The study of cancer genomes now routinely involves using next generation sequencing technology (NGS) to profile tumors for single nucleotide variant (SNV) somatic mutations. However, surprisingly few published bioinformatics methods exist for the specific purpose of identifying somatic mutations from NGS data and existing tools are often inaccurate, yielding intolerably high false prediction rates. As such, the computational problem of accurately inferring somatic mutations from paired tumour/normal NGS data remains an unsolved challenge.
We present the comparison of four standard supervised machine learning algorithms for the purpose of somatic SNV prediction in tumour/normal NGS experiments. To evaluate these approaches (random forest, Bayesian additive regression tree, support vector machine, and logistic regression) we constructed 106 features representing 3369 candidate somatic SNVs from 48 breast cancer genomes, originally predicted with naive methods and subsequently revalidated to establish ground truth labels. We trained the classifiers on this data (consisting of 1015 true somatic mutations and 2354 non-somatic mutation positions) and conducted a rigourous evaluation of these methods using a cross-validation framework and hold-out test NGS data from both exome capture and whole genome shotgun platforms. All learning algorithms employing predictive discriminative approaches with feature selection improved the predictive accuracy over standard approaches by statistically significant margins. In addition, using unsupervised clustering of the ground truth 'false positive' predictions, we noted several distinct classes and present evidence suggesting non-overlapping sources of technical artefacts illuminating important directions for future study.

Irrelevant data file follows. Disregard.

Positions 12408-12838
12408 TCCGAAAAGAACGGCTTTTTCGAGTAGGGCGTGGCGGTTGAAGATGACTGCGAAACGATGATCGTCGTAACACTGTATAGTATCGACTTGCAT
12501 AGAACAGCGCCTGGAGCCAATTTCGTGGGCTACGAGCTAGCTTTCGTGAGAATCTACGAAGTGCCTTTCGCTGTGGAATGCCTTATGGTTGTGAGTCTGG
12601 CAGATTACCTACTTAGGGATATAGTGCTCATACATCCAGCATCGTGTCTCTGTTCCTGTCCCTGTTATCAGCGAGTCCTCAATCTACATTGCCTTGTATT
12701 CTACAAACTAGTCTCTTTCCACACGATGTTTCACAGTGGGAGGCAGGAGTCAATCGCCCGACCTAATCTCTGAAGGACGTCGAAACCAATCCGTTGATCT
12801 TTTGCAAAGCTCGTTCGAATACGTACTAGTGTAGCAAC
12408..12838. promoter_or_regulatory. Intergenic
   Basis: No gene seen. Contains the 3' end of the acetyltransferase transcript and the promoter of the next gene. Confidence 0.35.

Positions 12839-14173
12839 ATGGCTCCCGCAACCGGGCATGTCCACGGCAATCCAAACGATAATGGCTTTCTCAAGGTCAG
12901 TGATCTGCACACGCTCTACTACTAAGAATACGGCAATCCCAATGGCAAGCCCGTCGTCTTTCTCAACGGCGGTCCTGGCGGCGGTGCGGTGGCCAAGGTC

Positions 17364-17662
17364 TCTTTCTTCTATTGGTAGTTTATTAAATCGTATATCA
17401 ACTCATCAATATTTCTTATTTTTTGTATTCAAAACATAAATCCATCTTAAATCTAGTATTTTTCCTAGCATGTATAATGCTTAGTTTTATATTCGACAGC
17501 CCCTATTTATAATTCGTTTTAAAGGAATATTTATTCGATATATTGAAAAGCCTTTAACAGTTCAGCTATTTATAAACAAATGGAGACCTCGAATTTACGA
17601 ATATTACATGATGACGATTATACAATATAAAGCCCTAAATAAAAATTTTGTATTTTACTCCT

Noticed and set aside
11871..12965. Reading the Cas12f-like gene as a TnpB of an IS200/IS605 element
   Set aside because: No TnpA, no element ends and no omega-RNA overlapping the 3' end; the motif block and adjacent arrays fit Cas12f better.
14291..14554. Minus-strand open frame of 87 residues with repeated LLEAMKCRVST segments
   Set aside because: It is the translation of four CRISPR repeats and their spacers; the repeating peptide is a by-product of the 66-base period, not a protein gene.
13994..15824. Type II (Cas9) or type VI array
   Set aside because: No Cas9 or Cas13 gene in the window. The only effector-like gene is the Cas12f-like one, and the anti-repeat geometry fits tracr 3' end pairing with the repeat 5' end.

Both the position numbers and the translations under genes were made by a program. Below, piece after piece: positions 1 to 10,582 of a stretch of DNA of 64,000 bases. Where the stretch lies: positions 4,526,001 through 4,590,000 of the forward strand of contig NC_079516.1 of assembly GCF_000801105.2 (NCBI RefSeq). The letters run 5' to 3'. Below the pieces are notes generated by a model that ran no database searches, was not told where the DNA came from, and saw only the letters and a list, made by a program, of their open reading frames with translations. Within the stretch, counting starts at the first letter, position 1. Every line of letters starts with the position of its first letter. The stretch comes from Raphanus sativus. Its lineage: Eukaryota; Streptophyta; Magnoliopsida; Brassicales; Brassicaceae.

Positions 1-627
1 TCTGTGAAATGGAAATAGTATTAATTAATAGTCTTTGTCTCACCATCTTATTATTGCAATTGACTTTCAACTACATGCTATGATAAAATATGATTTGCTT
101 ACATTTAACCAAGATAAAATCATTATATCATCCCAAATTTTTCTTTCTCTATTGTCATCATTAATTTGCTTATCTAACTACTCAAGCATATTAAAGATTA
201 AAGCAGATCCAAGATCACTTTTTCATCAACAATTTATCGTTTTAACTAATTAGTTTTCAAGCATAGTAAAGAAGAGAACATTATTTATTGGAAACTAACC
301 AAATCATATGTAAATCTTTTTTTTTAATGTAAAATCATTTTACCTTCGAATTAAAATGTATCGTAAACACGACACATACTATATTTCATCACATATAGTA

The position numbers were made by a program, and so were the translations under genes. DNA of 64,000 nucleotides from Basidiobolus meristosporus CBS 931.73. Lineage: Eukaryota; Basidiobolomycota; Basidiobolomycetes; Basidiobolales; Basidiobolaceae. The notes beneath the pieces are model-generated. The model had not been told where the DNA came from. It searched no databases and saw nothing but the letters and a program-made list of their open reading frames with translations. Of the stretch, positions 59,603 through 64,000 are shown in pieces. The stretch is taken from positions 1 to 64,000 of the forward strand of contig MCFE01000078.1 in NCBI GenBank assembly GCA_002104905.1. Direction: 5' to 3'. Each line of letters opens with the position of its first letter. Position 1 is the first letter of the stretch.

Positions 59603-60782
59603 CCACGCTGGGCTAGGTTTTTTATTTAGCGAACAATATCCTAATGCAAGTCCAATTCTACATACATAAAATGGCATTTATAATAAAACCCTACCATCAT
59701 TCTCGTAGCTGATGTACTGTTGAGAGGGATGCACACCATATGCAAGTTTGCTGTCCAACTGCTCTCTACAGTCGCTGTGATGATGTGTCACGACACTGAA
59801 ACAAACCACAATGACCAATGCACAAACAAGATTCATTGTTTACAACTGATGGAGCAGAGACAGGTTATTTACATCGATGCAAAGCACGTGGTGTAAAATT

Software called MutationSeq and datasets are available from http://compbio.bccrc.ca.